Payton Goodrich is a PhD candidate at UC Berkeley with Dr. Ana Arias and Dr. Tarek Zohdi working on the model-based design of printed electronics and agricultural sensors. He received his B.S. in Mechanical Engineering from Iowa State University in 2015 and his M.S. in Mechanical Engineering from UC Berkeley in 2018. His research interests are in printed electronics, wearable devices, and environmental sensors.
Omar is a PhD student in Mechanical Engineering co-advised by Prof. Tarek Zohdi and Prof. Kosa Goucher-Lambert. His research interests include the use of agent-based modeling/simulation and optimization. He graduated from Boise State University with a B.S. in Mechanical engineering.
Emre is a Mechanical Engineering PhD student at UC Berkeley advised by Prof. Zohdi. He has a B.S. degree in Mechanical Engineering and Aerospace Science & Engineering from UC Davis. Emre’s previous research experience includes Direct Energy Deposition process optimization and powder flow visualization for additive manufacturing processes. His research interests include manufacturing process optimization and computational modeling of manufacturing systems.
Roger is a Ph.D. student in Mechanical Engineering with a B.S. in Mechanical Engineering from UC Berkeley. His previous research experience is in photocuring manufacturing processes and mechanical testing of additively manufactured specimens.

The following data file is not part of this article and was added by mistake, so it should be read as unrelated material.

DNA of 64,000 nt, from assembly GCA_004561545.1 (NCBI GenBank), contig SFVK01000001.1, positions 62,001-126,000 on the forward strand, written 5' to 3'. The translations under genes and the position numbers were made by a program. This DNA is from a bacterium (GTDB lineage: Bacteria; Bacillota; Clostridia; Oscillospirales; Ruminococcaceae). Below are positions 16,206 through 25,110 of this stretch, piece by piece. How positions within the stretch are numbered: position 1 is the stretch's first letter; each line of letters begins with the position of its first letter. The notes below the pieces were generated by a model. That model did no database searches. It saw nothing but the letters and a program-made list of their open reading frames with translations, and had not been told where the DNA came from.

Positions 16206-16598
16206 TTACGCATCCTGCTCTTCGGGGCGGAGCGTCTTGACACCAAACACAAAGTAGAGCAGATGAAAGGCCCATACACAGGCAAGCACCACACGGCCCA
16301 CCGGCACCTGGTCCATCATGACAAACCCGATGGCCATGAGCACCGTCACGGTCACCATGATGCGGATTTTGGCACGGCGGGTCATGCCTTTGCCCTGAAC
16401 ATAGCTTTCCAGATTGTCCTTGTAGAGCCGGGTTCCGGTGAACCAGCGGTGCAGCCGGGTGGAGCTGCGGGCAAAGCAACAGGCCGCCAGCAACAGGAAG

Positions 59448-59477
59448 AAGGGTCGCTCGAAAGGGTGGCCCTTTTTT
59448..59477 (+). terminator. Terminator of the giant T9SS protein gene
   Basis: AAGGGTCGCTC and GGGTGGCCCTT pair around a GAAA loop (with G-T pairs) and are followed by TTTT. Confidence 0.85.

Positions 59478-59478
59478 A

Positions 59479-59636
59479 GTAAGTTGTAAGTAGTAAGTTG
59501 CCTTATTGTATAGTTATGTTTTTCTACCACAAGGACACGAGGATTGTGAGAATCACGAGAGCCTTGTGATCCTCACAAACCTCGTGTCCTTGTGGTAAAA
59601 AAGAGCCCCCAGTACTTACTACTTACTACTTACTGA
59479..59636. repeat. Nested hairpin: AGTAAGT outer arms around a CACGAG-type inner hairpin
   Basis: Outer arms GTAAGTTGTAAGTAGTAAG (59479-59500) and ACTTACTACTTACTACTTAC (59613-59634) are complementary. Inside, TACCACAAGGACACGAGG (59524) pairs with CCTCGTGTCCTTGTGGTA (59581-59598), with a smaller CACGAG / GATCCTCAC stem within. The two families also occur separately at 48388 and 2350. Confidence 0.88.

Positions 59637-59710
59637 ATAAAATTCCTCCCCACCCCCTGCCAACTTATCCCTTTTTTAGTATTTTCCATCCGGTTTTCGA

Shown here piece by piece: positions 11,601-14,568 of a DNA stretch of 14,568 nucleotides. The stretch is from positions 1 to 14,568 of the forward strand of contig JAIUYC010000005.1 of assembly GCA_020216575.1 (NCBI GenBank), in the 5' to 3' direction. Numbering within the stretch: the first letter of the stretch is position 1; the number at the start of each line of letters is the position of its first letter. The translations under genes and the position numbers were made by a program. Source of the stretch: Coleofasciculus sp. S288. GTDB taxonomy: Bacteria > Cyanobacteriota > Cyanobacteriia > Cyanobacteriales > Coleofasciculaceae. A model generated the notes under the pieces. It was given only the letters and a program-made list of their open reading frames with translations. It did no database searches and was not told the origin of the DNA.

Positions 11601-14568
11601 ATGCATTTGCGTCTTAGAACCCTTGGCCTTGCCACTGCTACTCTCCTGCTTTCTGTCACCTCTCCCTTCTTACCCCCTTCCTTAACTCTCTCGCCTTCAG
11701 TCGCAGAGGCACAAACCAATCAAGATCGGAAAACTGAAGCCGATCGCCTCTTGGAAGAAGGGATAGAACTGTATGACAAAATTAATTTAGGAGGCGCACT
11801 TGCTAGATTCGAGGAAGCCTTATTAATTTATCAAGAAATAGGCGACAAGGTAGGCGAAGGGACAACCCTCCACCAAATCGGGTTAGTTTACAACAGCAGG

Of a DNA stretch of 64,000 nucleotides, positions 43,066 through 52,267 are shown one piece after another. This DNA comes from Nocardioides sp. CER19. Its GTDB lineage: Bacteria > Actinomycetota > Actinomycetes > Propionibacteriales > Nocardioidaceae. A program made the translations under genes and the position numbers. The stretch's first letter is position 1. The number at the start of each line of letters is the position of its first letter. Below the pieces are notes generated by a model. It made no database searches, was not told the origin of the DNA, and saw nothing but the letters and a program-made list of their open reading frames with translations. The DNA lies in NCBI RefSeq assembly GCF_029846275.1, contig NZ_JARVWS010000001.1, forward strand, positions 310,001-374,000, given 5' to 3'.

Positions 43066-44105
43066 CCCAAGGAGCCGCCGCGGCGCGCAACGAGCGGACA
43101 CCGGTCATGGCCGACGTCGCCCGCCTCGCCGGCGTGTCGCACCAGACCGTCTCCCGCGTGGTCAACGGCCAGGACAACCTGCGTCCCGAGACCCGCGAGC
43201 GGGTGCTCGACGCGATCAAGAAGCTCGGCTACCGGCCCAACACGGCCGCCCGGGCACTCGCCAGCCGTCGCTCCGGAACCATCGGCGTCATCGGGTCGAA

Precision agriculture offers a pathway to increase crop yield while simultaneously reducing agriculture’s water consumption, carbon footprint, and the leaching of chemicals into groundwater. Accurate soil data is crucial information for precision agriculture, and geostatistically accurate soil data can be collected with agricultural sensors spaced at the half the spatial range. Here, we propose using this spacing as the effective coverage radius of a sensor node to find the optimal placement of soil moisture and nitrate sensors. To efficiently scan each sensor multiple times throughout the growing season, we propose using a drone swarm for which each drone path is optimized using a genetic algorithm to tune the attraction and repulsion forces between sensors and obstacles. In addition, MLA allows us to optimize agricultural land use. Conventional solar panels do not incentivize switching to agrophotovoltaic production, thus we are working to optimize panel position & activation of energy storage units depending on ambient parameters to reduce the impact of solar panels on crop growth. We can also maximize land use efficiency through optimized solar farm and greenhouse designs for location and plant specific applications.